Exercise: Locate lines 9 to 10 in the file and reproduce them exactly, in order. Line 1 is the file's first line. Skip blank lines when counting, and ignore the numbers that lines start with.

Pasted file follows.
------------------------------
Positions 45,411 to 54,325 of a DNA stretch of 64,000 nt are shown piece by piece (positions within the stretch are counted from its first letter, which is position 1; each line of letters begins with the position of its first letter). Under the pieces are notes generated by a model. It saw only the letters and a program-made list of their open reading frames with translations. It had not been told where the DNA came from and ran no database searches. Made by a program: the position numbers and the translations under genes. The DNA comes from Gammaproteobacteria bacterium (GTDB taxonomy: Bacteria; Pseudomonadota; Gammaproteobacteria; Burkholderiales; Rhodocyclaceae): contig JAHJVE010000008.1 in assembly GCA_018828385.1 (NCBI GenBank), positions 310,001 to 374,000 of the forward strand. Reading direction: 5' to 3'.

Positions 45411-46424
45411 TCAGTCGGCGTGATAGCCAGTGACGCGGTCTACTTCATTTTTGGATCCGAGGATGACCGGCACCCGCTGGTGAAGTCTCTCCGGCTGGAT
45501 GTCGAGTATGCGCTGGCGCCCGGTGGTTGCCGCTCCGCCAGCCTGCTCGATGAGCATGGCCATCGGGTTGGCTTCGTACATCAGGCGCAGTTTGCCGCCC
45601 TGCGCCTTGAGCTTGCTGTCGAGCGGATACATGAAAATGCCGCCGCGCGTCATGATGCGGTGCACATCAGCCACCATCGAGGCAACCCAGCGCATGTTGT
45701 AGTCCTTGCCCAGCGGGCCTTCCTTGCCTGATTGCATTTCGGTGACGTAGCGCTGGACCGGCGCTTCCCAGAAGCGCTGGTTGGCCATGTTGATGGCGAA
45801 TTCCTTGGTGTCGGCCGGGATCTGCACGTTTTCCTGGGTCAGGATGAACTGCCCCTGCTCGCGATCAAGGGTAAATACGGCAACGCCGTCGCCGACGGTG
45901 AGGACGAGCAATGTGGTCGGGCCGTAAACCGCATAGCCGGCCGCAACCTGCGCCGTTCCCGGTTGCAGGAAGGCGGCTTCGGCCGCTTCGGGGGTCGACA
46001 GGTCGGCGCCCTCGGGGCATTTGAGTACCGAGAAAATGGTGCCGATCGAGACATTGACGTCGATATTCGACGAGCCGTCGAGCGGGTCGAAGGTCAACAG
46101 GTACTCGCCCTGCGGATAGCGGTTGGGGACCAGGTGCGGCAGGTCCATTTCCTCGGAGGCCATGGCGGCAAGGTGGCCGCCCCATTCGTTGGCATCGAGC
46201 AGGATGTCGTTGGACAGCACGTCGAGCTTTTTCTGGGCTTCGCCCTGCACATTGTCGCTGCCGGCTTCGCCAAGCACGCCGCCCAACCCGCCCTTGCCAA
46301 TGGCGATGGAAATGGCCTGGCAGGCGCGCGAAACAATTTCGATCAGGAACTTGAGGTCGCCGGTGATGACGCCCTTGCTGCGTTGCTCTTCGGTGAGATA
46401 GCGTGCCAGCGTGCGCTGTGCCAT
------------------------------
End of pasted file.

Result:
46001 GGTCGGCGCCCTCGGGGCATTTGAGTACCGAGAAAATGGTGCCGATCGAGACATTGACGTCGATATTCGACGAGCCGTCGAGCGGGTCGAAGGTCAACAG
46101 GTACTCGCCCTGCGGATAGCGGTTGGGGACCAGGTGCGGCAGGTCCATTTCCTCGGAGGCCATGGCGGCAAGGTGGCCGCCCCATTCGTTGGCATCGAGC